Help for Anxiety, Phobias, OCD and Depression
Take a New Look at these Problems and How to Deal with them
The day our experiences result in extreme anxiety or a panic attack about which we become acutely aware ...
from that day on, our life changes.
From that day on our subconscious takes over in a way that we previously didn't need it. We become driven to find reasons and
answers, compelled to constantly watch ourselves (looking out for failure) and forced to concentrate on our bad qualities and
weaknesses rather than all the things about us that are good.
We are driven to behave in ways that make us angry or scared, despairing and frustrated, ways that make us more anxious ...
ways we believe help to protect us.
Generalized anxiety disorder and panic disorder, phobias (social phobias, agoraphobia and many specific ones), OCD (obsessive compulsive
disorder) and many forms of depression seem just too powerful to deal with when we don't understand them and feel that
they control us.
However, much of the power they have over us is the power we, ourselves, give them.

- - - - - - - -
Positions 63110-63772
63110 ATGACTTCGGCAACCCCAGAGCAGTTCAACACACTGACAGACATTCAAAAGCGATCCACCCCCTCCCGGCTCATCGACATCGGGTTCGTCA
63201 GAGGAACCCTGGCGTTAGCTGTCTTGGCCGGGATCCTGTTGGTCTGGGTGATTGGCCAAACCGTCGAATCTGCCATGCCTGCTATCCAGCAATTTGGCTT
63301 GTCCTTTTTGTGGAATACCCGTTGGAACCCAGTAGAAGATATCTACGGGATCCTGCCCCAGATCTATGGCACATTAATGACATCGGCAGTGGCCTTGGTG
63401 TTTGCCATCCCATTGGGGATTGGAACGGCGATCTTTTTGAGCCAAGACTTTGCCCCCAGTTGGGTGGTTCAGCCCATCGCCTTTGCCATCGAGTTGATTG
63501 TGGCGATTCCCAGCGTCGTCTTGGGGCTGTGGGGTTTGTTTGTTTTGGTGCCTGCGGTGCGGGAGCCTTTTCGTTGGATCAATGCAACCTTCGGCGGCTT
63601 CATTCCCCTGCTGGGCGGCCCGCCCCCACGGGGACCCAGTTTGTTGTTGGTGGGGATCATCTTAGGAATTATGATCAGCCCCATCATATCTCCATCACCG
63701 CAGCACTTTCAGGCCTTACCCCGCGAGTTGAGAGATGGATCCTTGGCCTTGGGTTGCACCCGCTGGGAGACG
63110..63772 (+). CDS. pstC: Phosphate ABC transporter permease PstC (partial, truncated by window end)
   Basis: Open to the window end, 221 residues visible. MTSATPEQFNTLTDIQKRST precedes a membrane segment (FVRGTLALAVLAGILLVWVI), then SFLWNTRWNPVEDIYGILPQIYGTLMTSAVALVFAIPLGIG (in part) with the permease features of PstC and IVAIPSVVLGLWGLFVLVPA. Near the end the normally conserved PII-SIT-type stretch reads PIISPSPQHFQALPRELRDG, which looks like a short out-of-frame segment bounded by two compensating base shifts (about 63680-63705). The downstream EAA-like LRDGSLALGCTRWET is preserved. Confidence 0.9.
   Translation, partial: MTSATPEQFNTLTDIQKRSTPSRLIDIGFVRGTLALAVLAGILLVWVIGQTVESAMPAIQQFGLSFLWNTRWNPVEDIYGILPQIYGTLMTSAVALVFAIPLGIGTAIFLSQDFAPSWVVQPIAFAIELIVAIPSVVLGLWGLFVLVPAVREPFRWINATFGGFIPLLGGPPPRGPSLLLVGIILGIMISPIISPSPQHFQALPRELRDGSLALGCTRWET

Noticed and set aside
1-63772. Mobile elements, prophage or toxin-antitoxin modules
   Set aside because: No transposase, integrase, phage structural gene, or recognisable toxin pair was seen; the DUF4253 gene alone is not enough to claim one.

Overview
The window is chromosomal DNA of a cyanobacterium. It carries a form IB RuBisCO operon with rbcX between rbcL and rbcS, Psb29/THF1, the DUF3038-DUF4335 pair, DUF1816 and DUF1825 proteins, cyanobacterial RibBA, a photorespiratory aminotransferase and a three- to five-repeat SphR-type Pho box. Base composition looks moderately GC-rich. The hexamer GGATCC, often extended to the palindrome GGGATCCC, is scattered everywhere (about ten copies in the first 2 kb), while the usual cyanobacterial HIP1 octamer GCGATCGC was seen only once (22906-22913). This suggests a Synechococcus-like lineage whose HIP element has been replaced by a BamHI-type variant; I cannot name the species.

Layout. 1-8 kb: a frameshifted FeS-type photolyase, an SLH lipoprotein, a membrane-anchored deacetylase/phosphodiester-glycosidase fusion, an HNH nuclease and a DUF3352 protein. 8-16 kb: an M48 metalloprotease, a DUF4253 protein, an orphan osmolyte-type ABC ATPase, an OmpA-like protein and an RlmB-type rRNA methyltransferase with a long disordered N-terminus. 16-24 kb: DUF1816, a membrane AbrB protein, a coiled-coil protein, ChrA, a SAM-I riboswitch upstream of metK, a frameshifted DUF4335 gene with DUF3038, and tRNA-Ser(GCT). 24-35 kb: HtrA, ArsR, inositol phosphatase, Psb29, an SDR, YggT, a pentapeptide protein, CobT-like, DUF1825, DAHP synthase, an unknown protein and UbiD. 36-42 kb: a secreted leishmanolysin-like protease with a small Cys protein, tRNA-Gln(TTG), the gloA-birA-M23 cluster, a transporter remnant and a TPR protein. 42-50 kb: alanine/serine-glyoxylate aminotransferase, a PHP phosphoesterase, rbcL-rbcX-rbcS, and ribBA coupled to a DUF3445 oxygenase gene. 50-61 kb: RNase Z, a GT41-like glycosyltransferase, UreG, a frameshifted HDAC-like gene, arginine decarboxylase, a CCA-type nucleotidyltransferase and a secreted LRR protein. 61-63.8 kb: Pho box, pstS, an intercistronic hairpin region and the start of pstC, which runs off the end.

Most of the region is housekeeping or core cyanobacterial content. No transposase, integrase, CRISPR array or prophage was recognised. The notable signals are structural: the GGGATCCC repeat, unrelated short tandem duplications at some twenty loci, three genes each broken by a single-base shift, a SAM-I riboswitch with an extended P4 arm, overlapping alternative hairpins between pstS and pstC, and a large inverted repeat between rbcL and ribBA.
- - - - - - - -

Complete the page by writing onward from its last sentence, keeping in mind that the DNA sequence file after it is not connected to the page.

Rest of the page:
Once we learn the true nature of these problems and how they work we can successfully deal with them, for in the same way they
develop and grow, they can be weakened and stopped.
When we look at the backgrounds of large numbers of people with anxiety and depression problems, they are
often strikingly similar in various ways. Negative life experiences and feelings of low self worth and insecurity occur
across the board with such regularity and are so similar that it's hard to see how they cannot possibly play a major role
in these problems.
... Yet in the search for a cure this is almost always overlooked.
Vast resources, in the form of research, therapy and medication, have been used in an attempt to resolve these problems, with, on the whole, a spectacular lack of
Problems are defined, named, classified, listed, ordered and placed in categories in an attempt to understand and control
them. (Strangely enough, exactly the same attempts to gain control through ordering are found in most forms of OCD).
And while some argue that the benefits of this system include a more accurate diagnosis and subsequent better treatment (which is debatable given such a lack of success)
others argue that it is inaccurate, misleading and overlooks the bigger picture.
That is what this website is about ... the bigger picture.
Hopefully it will help you to understand a little more about anxiety-related problems and realise that
there is an answer.
It Can Be Done
Anxiety & Depression
Assoc. of America
The Royal College of
Generalized Anxiety Disorder (GAD)
Obsessive Compulsive Disorder (OCD)
Social Anxiety Disorder